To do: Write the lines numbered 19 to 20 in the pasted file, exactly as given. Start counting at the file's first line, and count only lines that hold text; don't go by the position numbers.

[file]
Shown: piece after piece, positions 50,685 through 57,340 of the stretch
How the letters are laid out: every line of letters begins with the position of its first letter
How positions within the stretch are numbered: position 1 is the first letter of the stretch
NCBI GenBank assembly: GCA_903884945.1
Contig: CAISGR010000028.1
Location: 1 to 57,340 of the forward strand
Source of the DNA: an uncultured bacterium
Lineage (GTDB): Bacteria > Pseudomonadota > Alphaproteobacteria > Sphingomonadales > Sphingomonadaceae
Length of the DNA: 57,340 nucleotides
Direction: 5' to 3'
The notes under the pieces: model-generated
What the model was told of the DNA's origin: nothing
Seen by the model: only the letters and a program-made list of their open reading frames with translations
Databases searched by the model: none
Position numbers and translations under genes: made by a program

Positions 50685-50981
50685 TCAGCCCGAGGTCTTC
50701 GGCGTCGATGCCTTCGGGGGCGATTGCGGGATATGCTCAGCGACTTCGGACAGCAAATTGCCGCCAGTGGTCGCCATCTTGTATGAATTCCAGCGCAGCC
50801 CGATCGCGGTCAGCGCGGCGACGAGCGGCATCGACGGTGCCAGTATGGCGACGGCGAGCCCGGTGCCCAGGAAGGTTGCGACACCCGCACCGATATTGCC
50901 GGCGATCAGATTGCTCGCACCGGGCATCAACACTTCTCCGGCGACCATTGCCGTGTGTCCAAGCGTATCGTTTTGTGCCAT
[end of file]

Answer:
50801 CGATCGCGGTCAGCGCGGCGACGAGCGGCATCGACGGTGCCAGTATGGCGACGGCGAGCCCGGTGCCCAGGAAGGTTGCGACACCCGCACCGATATTGCC
50901 GGCGATCAGATTGCTCGCACCGGGCATCAACACTTCTCCGGCGACCATTGCCGTGTGTCCAAGCGTATCGTTTTGTGCCAT